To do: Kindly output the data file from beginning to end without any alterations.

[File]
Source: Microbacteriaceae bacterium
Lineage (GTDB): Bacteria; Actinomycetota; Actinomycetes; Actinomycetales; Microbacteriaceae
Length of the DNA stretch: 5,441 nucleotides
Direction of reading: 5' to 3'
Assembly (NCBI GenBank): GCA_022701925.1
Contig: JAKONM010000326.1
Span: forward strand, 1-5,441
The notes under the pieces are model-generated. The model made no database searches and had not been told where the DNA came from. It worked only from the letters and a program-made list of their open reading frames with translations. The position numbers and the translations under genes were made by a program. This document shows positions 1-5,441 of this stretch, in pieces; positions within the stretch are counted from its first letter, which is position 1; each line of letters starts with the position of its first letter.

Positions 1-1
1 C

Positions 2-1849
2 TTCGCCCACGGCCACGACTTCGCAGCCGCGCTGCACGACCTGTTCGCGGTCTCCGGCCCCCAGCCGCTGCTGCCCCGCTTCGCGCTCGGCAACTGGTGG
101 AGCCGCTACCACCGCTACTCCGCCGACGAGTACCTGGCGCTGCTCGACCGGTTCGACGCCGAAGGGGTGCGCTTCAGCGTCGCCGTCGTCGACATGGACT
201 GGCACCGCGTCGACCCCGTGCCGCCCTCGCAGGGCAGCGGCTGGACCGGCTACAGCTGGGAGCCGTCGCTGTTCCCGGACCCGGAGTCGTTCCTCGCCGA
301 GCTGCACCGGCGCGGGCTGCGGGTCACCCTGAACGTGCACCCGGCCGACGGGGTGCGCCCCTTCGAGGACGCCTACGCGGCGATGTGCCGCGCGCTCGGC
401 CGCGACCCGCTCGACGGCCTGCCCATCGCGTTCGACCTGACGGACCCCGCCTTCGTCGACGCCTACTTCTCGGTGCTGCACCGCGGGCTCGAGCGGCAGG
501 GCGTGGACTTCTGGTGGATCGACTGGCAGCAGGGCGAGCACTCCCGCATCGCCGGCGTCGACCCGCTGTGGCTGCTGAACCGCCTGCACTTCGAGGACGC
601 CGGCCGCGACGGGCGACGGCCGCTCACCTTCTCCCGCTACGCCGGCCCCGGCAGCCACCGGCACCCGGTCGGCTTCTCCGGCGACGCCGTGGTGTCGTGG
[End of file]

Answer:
Source: Microbacteriaceae bacterium
Lineage (GTDB): Bacteria; Actinomycetota; Actinomycetes; Actinomycetales; Microbacteriaceae
Length of the DNA stretch: 5,441 nucleotides
Direction of reading: 5' to 3'
Assembly (NCBI GenBank): GCA_022701925.1
Contig: JAKONM010000326.1
Span: forward strand, 1-5,441
The notes under the pieces are model-generated. The model made no database searches and had not been told where the DNA came from. It worked only from the letters and a program-made list of their open reading frames with translations. The position numbers and the translations under genes were made by a program. This document shows positions 1-5,441 of this stretch, in pieces; positions within the stretch are counted from its first letter, which is position 1; each line of letters starts with the position of its first letter.

Positions 1-1
1 C

Positions 2-1849
2 TTCGCCCACGGCCACGACTTCGCAGCCGCGCTGCACGACCTGTTCGCGGTCTCCGGCCCCCAGCCGCTGCTGCCCCGCTTCGCGCTCGGCAACTGGTGG
101 AGCCGCTACCACCGCTACTCCGCCGACGAGTACCTGGCGCTGCTCGACCGGTTCGACGCCGAAGGGGTGCGCTTCAGCGTCGCCGTCGTCGACATGGACT
201 GGCACCGCGTCGACCCCGTGCCGCCCTCGCAGGGCAGCGGCTGGACCGGCTACAGCTGGGAGCCGTCGCTGTTCCCGGACCCGGAGTCGTTCCTCGCCGA
301 GCTGCACCGGCGCGGGCTGCGGGTCACCCTGAACGTGCACCCGGCCGACGGGGTGCGCCCCTTCGAGGACGCCTACGCGGCGATGTGCCGCGCGCTCGGC
401 CGCGACCCGCTCGACGGCCTGCCCATCGCGTTCGACCTGACGGACCCCGCCTTCGTCGACGCCTACTTCTCGGTGCTGCACCGCGGGCTCGAGCGGCAGG
501 GCGTGGACTTCTGGTGGATCGACTGGCAGCAGGGCGAGCACTCCCGCATCGCCGGCGTCGACCCGCTGTGGCTGCTGAACCGCCTGCACTTCGAGGACGC
601 CGGCCGCGACGGGCGACGGCCGCTCACCTTCTCCCGCTACGCCGGCCCCGGCAGCCACCGGCACCCGGTCGGCTTCTCCGGCGACGCCGTGGTGTCGTGG